Secret Shopping The Competition
Get your employees to offer critiques of other local businesses and see how it can improve your customer service, your pricing and even your purchasing decisions.
December 13, 2011
You can learn a lot about what to purchase and how to sell it by observing how others do it. Shorty’s Garden & Home, for example, sends the purchasing team and the sales manager out regularly to review other stores.
But it’s not just management-level staff that can bring back ideas that help with buying and selling. Shorty’s encourages its staff to do critiques of restaurants and other retail stores. On a day off, a salesperson can earn a Shorty’s gift card for doing a 30 minute review of a local business from a list put together by general manager Colin Mahoney, and then answering in a set of questions.
“It’s great experience,” he says. “For example, I might ask you to pay attention to how the server talks and how they approach you. Did they ask yes or no questions or did they ask loaded questions? How did they engage you? Did they sound scripted?”
The staffers become attuned to the service – good or bad – they’re receiving, and also start to pick up some great sales tips.
“We look at how restaurants price. If you look at menus, you’ll see there’s a trend at high end restaurants right now of eliminating the dollar sign from the price of the product. So an appetizer might have the number 5 next to it rather than $5.99. That’s a subconscious, psychological decision they made to remove the dollar sign. Why? They don’t want you to remember you’re spending money,” Mahoney says. He’s seen data showing the strategy leading to double digit increases in appetizer sales.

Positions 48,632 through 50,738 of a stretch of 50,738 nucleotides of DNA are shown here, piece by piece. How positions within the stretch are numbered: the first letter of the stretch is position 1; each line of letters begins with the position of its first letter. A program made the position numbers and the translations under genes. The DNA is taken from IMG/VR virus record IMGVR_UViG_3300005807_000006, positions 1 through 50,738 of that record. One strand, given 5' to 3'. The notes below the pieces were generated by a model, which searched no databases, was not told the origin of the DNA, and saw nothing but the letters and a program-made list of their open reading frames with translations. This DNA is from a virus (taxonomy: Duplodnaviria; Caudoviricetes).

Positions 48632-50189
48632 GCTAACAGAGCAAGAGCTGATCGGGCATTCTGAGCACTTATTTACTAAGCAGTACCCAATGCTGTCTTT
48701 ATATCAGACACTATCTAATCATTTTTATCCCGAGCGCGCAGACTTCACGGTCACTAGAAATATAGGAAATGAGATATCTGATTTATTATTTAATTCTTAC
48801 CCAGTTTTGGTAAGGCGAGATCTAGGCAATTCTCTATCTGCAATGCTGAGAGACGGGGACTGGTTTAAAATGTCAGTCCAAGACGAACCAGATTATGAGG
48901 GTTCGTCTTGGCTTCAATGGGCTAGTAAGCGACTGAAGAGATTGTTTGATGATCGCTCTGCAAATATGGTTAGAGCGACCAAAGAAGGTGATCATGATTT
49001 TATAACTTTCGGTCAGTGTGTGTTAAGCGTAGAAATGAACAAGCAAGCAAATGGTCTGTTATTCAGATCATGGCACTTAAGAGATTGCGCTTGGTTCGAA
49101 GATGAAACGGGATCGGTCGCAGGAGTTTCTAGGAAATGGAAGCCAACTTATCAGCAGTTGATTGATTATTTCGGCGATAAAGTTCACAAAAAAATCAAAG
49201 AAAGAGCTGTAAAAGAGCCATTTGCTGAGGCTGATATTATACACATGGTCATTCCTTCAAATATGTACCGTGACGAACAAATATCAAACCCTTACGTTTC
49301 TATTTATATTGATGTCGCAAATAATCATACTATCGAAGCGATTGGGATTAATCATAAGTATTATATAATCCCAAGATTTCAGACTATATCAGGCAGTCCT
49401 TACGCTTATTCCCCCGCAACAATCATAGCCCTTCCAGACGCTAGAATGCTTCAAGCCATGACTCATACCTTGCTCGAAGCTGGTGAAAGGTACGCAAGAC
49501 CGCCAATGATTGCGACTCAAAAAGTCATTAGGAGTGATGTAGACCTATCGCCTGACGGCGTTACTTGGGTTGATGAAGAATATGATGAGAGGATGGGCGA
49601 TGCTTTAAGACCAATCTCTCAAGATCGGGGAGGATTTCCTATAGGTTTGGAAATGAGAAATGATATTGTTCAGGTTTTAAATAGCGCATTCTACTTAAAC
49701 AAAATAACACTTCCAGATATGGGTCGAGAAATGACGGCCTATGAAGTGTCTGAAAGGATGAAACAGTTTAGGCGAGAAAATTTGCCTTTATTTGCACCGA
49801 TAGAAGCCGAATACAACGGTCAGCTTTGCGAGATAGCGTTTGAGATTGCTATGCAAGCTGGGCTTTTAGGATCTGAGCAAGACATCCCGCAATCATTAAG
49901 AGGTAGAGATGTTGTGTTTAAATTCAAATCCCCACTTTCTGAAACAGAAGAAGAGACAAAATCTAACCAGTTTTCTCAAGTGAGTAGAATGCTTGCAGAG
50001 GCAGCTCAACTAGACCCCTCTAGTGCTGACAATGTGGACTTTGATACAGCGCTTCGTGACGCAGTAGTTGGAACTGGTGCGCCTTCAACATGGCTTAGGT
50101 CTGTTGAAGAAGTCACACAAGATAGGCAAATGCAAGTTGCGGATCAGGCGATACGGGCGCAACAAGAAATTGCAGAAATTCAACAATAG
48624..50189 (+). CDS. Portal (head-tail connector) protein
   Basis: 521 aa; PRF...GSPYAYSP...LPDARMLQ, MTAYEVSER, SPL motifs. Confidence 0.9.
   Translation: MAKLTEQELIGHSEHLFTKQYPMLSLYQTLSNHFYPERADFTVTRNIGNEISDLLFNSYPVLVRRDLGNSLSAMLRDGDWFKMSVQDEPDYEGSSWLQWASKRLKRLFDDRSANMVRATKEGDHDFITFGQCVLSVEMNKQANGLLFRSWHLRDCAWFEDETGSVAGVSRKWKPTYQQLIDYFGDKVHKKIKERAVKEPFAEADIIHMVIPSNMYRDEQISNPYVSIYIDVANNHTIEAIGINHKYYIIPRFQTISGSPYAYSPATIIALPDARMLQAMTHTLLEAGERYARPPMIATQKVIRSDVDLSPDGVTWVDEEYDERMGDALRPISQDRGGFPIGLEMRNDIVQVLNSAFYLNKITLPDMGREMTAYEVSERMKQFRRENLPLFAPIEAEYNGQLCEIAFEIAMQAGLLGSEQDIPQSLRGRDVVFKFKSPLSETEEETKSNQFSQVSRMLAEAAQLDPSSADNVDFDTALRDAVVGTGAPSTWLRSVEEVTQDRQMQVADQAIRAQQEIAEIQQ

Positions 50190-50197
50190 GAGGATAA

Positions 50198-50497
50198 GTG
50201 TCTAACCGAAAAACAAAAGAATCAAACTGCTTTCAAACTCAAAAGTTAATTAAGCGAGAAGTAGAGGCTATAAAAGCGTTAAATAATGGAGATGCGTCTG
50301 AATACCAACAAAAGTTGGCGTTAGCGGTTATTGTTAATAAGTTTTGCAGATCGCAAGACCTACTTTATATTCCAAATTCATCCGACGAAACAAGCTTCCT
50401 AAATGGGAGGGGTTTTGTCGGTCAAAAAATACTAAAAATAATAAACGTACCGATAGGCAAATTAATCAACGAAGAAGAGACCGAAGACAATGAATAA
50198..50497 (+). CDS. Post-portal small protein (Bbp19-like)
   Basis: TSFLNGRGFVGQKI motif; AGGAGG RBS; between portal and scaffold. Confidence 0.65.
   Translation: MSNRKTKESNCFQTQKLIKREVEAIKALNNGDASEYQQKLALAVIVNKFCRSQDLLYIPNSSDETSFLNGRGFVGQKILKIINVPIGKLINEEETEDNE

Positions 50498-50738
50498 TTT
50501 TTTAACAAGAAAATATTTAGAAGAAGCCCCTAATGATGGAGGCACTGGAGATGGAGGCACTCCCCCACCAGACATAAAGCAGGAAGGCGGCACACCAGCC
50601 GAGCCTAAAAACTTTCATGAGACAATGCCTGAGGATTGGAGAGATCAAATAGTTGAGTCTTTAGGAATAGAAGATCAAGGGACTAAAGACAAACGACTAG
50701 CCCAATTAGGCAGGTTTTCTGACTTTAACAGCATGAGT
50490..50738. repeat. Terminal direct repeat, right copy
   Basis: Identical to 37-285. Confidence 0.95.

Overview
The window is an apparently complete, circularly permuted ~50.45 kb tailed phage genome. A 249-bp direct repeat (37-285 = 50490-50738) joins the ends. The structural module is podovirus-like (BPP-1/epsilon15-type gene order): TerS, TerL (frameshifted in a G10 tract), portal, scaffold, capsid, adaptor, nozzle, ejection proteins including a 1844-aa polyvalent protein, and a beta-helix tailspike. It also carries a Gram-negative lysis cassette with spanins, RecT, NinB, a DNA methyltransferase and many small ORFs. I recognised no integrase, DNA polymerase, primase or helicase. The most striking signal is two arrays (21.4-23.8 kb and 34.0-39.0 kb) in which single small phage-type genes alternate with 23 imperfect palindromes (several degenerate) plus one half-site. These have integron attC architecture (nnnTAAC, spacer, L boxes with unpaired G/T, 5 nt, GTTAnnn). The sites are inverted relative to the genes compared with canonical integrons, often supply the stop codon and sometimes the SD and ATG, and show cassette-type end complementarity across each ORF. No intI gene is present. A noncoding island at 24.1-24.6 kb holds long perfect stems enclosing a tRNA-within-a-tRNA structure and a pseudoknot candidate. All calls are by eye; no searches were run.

“We’re trying that here in our advertising,” he says. We’re printing our prices without a dollar sign in front of them when they’re regular prices. But when we are advertising a discounted price, we’ll change the color of the font from black to red, which is very common, and we’ll add the dollar sign back in to remind them they are saving money. You’re playing a visual, subconscious psychological game there.”
Sending staff out in teams can help too, Mahoney says. “You might have a salesperson that’s a very dedicated, loyal employee, who’s not necessarily a top performer in sales but have a lot of potential. Have them get together with the best sales person on the staff on a day off, give them a $50 gift card each to spend an hour together in a mentoring situation going through Nordstrom. Nordstrom is a beautiful example of good clothing retail. Pay attention to how the registers look. Are they clean? Do they have a lit candle next to the register? What little things like that make you want to shop there?”
These off-site trips pay off in a number of ways, Mahoney says. “It plays into improving our service, it plays into our advertising, and help with our purchasing too. You might have a product you don’t feel like is a good performer in your store, and maybe there’s a price problem. Well maybe it’s not a price problem. Maybe it’s just that a product itself needs more active selling.”
You may see that product in a competitor’s store. See how someone working there might present it to you differently, in a way that might actually make you want to buy it.
“Steal that sales approach and put it in place in your store. Instead of making the wrong purchasing decision of cutting the product, now buy a couple extra cases of it because you can actually sell it,” Mahoney says.